“Art Diagnoses Me” and Other Fabulous Thoughts

Zac HicksArt and WorshipLeave a Comment

I recently watched this 45-minute lecture by my friend, Dan Siedell, and I found it challenging, compelling, and fresh. He gives a very different angle on how Christians think about art and its purpose(s). I don’t hear others talking like this. It’s vulnerable and autobiographical, but its points aren’t just subjective musings.

Teasers:

  • What Dan describes as “art interpreting me” gets at art’s prophetic role in our lives, causing us to question ourselves, analyze ourselves, as it forth-tells truths to us about us.
  • He graciously challenges the understanding of some of the seminal works on art that have influenced evangelicals

Quotable:

The work of art…makes a claim on the viewer: “You, whom I see; you, who stands before me; you must give an account.” And I have felt that claim. Theologian Oswald Bayer simply but provocatively states: “We must be told who we are.” A painting does something like that to me. It diagnoses me, tells me who I am and who I am not. And one of the ways it does that is to disclose the present moment. As sons and daughters of Cain, we live our lives as restless wanderers and enveloped in a fog of discontent. We find comfort in the past with our nostalgia or regret and in the future with our fears and ambitions. We reign as kings in what David Foster Wallace once called “our tiny, skull-sized kingdoms.” The work of art jerks us out of that fog back into the present moment where I stand being looked at by another, spoken to by another, reminded by what St. Paul says in 1 Corinthians: “What do you have that you did not first receive?” The painting, when I happen upon it at a museum, exists at that moment for me. I am the intended audience for that work, and it speaks to me. What do I hear? That is the challenge and opportunity of art criticism and theology.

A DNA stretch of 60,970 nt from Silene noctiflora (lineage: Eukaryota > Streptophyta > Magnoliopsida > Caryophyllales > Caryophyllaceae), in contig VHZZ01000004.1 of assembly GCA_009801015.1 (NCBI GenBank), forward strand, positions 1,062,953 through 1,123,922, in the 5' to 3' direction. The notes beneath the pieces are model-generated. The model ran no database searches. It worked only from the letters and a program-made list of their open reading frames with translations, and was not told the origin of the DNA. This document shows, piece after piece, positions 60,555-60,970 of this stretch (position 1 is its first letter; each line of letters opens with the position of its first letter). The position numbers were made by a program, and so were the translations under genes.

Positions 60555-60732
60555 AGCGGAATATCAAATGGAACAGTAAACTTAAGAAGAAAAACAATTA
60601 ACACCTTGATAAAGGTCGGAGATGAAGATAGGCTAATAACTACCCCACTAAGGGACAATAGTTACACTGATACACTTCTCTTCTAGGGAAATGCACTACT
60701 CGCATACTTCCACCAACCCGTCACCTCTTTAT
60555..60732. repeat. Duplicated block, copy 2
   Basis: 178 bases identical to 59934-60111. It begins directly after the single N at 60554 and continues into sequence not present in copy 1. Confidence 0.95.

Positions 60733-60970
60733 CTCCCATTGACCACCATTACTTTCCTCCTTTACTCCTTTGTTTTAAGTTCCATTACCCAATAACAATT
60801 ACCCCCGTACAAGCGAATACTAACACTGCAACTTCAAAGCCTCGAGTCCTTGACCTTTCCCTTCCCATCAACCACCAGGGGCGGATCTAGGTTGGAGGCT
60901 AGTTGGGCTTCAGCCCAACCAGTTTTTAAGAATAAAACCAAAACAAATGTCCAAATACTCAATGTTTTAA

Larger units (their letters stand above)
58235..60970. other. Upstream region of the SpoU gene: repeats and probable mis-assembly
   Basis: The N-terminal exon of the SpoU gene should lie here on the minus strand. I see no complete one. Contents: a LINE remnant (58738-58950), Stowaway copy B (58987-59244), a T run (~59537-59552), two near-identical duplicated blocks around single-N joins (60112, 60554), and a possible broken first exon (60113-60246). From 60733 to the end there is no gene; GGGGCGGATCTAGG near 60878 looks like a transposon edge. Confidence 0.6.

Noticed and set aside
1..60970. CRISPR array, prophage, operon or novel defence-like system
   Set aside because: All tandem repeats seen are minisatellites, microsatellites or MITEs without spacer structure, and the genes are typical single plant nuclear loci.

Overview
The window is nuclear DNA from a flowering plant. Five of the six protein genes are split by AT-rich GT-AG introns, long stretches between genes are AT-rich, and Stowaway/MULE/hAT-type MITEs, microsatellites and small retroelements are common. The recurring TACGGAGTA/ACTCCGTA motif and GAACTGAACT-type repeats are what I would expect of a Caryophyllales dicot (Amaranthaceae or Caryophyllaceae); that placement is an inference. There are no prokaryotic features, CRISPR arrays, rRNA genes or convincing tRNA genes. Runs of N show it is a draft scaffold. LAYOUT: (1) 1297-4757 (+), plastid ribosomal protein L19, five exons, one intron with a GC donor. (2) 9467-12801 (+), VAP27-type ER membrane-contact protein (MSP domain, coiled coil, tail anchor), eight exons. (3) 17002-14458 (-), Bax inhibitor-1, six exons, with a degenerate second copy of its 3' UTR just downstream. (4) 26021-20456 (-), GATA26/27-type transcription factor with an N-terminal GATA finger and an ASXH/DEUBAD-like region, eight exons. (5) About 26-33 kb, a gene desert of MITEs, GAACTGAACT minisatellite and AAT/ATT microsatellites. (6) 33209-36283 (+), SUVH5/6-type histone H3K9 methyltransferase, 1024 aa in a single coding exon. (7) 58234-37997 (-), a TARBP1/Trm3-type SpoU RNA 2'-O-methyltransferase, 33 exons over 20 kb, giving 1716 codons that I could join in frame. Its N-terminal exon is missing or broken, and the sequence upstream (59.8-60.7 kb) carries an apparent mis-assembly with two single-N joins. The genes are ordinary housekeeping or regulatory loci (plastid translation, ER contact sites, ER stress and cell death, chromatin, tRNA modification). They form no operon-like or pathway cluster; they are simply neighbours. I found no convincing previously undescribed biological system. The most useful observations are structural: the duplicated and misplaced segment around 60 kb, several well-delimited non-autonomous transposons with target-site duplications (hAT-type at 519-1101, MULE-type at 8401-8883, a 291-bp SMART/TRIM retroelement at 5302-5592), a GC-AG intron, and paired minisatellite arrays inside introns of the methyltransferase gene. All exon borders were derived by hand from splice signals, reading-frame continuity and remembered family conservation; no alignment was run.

One of the things that compels me most about this lecture is that it seeks to understand (especially modern) art from the motivation of love, first and foremost. I don’t hear that preeminent motivation in the way other Christians sometimes speak of modern art. Also contained in this talk is some very important reflection on the how the law and the gospel play out in life, particularly through art. 

The lecture begins at about 4:30 and ends at 46:00, after which begins a time of Q & A.

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